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ECB Pumps Cash Into European Markets

Key interest rates left unchanged in effort to reduce turmoil
By Sam Gale Rosen,  Newser Staff
Posted Sep 6, 2007 1:25 PM CDT
ECB Pumps Cash Into European Markets
The Euro sculpture photographed with a zoom lens is seen in front of the European Central Bank in Frankfurt, central Germany, in this Nov. 30, 2005 file photo. The euro soared to a new high against the U.S. dollar on Tuesday July 10, 2007 , reaching US$1.3696 in afternoon trading in Europe before falling...   (Associated Press)

(Newser) – The European Central Bank pumped $57.7 billion of emergency cash into the markets today and left their key interest rates unchanged, in an effort to ease the cost of borrowing and calm markets made volatile by the US subprime collapse, Bloomberg reports. The ECB action followed a day in which borrowing costs reached their highest point in six years.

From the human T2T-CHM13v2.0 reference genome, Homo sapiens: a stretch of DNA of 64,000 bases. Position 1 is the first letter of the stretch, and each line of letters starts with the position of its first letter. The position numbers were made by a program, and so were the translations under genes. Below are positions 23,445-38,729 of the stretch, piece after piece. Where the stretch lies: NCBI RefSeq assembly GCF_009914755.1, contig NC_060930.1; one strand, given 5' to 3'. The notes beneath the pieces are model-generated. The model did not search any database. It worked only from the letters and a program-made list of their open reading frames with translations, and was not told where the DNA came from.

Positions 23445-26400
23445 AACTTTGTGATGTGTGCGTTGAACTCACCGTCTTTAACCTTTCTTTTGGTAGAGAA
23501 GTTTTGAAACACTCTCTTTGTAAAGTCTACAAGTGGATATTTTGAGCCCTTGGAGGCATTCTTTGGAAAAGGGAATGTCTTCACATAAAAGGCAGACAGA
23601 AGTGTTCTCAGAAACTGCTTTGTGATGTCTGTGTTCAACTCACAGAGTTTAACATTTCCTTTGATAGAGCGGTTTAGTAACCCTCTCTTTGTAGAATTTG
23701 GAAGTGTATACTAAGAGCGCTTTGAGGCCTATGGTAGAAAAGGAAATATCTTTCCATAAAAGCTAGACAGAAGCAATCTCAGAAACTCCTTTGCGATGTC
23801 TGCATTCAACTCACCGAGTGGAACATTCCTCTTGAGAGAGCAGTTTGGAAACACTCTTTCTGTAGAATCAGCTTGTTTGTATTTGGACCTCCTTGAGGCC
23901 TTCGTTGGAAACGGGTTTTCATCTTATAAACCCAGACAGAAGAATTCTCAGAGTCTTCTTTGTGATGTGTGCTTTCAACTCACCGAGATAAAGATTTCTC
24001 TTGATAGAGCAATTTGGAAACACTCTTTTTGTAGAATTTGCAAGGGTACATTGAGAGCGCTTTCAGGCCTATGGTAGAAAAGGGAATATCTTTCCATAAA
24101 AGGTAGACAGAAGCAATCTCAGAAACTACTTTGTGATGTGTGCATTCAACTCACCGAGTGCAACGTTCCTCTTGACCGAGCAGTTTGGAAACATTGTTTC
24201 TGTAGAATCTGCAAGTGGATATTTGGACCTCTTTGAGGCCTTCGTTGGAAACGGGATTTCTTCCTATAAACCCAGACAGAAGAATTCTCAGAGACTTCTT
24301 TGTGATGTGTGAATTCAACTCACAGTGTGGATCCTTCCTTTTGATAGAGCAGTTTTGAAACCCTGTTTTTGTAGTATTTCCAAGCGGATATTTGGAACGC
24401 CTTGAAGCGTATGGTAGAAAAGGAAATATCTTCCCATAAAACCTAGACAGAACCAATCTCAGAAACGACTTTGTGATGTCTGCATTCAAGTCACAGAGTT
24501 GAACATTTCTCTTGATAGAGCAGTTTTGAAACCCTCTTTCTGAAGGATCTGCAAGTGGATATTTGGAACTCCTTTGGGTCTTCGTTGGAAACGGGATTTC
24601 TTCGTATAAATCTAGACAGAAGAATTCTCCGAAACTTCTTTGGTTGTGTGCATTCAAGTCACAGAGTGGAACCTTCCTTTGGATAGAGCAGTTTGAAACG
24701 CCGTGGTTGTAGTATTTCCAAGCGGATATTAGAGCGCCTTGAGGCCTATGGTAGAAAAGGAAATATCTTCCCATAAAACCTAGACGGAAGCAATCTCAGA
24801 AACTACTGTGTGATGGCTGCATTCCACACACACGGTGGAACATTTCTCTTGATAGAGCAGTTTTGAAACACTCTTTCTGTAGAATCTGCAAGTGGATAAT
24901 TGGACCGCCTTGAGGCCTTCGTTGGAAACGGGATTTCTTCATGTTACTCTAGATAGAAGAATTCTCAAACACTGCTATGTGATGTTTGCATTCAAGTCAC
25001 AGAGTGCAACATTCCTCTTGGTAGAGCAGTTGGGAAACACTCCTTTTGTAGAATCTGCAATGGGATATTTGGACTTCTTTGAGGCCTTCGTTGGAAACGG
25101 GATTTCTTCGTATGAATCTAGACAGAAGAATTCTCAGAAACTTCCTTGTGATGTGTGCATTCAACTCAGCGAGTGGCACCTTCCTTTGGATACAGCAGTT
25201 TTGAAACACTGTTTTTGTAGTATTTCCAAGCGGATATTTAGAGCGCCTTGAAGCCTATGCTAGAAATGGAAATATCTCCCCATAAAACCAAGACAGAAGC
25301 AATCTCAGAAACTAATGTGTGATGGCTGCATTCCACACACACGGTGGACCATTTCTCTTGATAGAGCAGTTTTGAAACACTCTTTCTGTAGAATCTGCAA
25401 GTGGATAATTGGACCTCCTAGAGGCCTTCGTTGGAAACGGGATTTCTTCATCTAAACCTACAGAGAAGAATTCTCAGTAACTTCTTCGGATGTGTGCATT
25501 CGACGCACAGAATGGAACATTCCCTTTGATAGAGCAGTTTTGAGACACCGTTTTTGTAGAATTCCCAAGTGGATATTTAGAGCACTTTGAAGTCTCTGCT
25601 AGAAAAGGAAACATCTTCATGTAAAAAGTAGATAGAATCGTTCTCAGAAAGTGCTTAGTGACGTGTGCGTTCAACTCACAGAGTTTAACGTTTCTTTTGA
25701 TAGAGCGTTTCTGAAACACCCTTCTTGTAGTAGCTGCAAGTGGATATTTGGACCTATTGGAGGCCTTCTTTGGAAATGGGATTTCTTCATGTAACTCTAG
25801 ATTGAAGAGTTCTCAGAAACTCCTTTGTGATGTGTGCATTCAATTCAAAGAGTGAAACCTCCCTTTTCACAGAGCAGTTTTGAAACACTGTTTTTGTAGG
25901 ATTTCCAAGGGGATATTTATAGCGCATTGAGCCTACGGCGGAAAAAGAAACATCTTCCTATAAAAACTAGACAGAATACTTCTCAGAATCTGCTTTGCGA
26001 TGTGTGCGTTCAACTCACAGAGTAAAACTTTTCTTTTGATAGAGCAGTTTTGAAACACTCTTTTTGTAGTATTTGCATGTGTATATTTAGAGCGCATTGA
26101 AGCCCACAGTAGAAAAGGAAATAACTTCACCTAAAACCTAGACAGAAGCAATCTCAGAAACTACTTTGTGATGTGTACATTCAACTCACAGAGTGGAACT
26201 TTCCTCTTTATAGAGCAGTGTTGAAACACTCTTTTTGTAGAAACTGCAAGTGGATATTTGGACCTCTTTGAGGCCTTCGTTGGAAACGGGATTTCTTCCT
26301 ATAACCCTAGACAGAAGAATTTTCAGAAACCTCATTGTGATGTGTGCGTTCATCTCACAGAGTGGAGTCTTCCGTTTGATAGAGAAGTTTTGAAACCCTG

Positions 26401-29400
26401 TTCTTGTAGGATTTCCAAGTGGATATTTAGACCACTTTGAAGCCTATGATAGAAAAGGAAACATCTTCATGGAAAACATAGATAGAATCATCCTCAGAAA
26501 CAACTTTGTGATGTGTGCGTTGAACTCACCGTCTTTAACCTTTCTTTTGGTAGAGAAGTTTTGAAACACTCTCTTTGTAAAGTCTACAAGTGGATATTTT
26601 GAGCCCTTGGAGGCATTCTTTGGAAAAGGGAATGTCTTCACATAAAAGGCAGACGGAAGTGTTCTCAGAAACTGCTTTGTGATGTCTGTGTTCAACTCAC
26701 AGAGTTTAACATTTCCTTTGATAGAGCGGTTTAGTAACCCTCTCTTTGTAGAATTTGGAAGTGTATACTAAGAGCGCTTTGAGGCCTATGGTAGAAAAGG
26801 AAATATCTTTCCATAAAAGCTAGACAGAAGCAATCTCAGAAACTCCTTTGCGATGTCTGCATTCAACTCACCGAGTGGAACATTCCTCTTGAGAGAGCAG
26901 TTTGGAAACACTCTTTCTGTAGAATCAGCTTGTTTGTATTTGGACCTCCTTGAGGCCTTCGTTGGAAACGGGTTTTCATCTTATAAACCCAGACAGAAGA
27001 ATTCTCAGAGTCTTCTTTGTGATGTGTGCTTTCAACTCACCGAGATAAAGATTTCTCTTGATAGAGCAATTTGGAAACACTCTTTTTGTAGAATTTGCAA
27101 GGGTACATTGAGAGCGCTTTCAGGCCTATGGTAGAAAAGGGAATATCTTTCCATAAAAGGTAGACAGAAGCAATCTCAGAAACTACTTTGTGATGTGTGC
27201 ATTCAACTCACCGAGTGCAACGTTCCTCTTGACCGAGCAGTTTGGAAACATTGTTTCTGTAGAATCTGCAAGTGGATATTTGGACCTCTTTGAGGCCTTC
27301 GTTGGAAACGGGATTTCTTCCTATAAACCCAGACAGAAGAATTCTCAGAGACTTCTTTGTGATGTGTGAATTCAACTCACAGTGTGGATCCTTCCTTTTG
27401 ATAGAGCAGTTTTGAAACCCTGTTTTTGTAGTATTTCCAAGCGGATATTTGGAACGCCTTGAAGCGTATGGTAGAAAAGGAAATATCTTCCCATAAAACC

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The action may soothe the market, but "whether it will ultimately resolve the situation remains to be seen," says a Frankfurt strategist. All told, central banks around the world added more than $350 billion to money markets between Aug. 9 and Aug. 14, reacting to the credit squeeze caused by American mortgage market woes. (Read more European Central Bank stories.)

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